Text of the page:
She found Lilian's bedroom door ajar, and could just glimpse Lilian beyond it: she was at the mirror, dressed in a frock that Frances had never seen before, the frock that she must have made for the party, a striking thing of white silk with a gauze overskirt, and with slender shoulder straps that left her arms and upper back bare. She was pushing a gold snake bangle over her wrists when she caught sight of Frances; she paused with it part-way up her arm as their gazes met through the glass. But at once she looked away, lowering her kohl-darkened eyelids, sliding the bangle higher, And what she said was, 'Here's Frances. Doesn't she look nice?”

The language is captivating, the attention to detail is wonderful, and enough of what the characters are thinking comes through to be intriguing.

The world we live in today is very different from the world of 1922. I loved the way this novel has characters with a 21st century perspective living in an early 20th century world. I also loved the way some of the characters couldn't live up to their best intentions. It's what makes them human.

Steve Lindahl – author of Motherless Soul and White Horse Regressions

Monday, June 22, 2015

The Night Strangers by Chris Bohjalian

Chris Bohjalian has become one of my favorite writers. The Double Bind, The Sandcastle Girls, and Skeletons at the Feast were about topics as diverse as a horrible assault on a biker, the Armenian Genocide, and problems facing German citizens on the eastern side of their country as World War II ends. The latest one of his I've read is The Night Strangers published in 2011. This one takes another direction entirely. It's about Chip Linton, a commercial airplane pilot, whose jet crashes in Lake Champlain. Thirty-nine people die in the wreck, so his wife, Emily, and he decide to move with their twin daughters from Pennsylvania to New Hampshire to make a new start. The problem is they move to a place that has its own malevolent history.

Bohjalian has shown he can write historical fiction and he's shown he can weave his characters into the plots of other classic writers without losing a sense of reality. So it should come as no surprise that he can bring ghosts and witches into this novel while still having his readers believe in and care about his characters.

At its core this story is about Chip and Emily's relationship after they've suffered through a major trauma and their relationship with their daughters. It's about psychology as much as it's about paranormal events and that's what makes it a good novel. But there are some interesting aspects to their relationship with their new house as well:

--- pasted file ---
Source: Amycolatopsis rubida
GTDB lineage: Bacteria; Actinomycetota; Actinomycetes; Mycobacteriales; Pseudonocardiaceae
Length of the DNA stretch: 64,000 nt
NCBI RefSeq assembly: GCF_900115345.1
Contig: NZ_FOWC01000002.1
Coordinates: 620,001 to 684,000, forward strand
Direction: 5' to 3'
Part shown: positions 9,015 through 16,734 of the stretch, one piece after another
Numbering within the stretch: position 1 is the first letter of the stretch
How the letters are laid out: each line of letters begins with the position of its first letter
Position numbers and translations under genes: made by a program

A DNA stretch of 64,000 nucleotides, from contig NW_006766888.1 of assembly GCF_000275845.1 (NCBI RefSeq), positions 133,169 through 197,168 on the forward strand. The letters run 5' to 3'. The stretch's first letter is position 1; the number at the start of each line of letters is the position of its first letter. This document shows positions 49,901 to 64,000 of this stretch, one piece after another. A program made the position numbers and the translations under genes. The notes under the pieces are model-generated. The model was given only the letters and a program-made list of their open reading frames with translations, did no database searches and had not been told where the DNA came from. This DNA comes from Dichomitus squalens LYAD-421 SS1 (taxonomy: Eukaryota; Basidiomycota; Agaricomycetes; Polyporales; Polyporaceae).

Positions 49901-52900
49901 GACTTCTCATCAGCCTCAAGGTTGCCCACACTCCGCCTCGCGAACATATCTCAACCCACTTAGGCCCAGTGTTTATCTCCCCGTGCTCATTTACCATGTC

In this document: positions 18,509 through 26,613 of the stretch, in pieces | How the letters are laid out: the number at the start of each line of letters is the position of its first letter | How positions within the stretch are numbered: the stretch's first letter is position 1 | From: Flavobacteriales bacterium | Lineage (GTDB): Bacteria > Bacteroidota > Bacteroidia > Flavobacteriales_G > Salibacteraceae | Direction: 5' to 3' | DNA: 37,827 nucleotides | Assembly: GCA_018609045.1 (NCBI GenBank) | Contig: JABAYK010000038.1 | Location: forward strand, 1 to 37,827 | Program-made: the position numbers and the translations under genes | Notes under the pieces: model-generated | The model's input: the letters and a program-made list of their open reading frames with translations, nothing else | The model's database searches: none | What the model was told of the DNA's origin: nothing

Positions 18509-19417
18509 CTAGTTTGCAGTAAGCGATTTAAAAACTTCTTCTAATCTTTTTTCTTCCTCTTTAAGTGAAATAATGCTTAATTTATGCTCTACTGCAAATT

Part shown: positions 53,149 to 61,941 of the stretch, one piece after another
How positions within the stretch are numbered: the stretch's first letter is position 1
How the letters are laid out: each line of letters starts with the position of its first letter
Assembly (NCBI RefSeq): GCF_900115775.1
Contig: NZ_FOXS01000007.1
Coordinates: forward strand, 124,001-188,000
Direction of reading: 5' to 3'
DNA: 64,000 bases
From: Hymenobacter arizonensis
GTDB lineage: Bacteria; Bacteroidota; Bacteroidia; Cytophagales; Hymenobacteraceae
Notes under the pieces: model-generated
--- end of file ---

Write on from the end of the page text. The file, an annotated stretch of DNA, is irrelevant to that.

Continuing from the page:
The items that left Emily troubled were the crowbar, the knife, and the ax. She found their presence alarming and was relieved that it was she who had come across them, rather than Hallie or Garnet. She found the crowbar in the back of the closet of the second-floor bedroom that once had belonged to one of the Dunmore boys, a room that was going to be a guest bedroom now. It was upright in a corner and might merely have been there for years, forgotten. The knife was a carving knife with a pearl handle, and while the handle was discolored with age, the blade, though rusted, was sharp as new. Emily found it underneath a wrought-iron heating grate in the master bedroom – what was now her and Chip's bedroom – and she only noticed it because she was considering replacing the dingy black grille with something more attractive from a home restoration catalog And so she happened to spin the grate and there it was. Some of the metal latticework had been sawed off, allowing the knife to be slipped into place – and quickly removed. And, finally, there was that ax – a hatchet, really. She found it behind some ancient (and scarily toxic) cleaning supplies that Hewitt Dunmore had left underneath the kitchen sink. It was the length of her arm from her elbow to the tip of her finger.

Steve Lindahl – author of White Horse Regressions and Motherless Soul

Saturday, June 6, 2015

Ghosts and Trauma in Silence of the Dead by Simone St. James

Silence for the Dead is a ghost story mixed with a story of veterans suffering from PTSD at the end of World War I. Simone St. James' writing emphasizes the characters and the plot rather than the language, a great style for a good storyteller.

The novel is set in England in an era that was not easy for the average person. The soldiers that come back from the war with issues are hidden away. And that luxury is expensive, so it is only available to the men from wealthy families. Instead of compassion, society pushes shame on these warriors. But the military veterans are not the only ones who suffer from a hard culture. Kitty Weekes has nowhere to turn when facing an abusive situation. To survive she has to use her wits and her ability to lie.

The strong characters are the best part of this book. Kitty is impulsive, but caring, a wonderful center for the story. The other nurses have their quirks, but are also interesting and often caring people. Jack Yates, the lead male character, is a bit cliché at times, but I like the way their romance progresses. Some of the patients are wounded physically, but all are dealing with trauma as well as a situation that is unique to the hospital set up in Portis House, an isolated, old mansion that had once been luxurious but is now falling apart.

We live in a time of ongoing wars which makes post-traumatic stress disorder a current and important issue. The best aspect to this novel is how Simone St. James brought this out while telling an interesting story.